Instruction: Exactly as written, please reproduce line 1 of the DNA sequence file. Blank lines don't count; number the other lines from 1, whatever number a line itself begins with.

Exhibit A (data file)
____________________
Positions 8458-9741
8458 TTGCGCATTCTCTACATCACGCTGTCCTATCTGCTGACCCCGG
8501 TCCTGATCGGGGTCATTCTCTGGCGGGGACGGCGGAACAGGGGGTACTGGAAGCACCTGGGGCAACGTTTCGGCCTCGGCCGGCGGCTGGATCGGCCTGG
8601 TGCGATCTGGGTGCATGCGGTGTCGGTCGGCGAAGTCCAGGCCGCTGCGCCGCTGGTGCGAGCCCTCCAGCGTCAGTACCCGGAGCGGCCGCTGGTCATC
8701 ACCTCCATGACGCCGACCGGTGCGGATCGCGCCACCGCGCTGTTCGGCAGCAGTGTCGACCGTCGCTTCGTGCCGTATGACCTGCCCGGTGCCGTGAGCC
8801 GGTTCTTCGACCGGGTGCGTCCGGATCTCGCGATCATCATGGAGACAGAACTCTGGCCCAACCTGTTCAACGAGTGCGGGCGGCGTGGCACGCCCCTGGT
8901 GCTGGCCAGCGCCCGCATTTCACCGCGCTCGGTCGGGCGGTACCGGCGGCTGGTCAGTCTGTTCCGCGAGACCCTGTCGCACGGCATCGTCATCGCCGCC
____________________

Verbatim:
Positions 8458-9741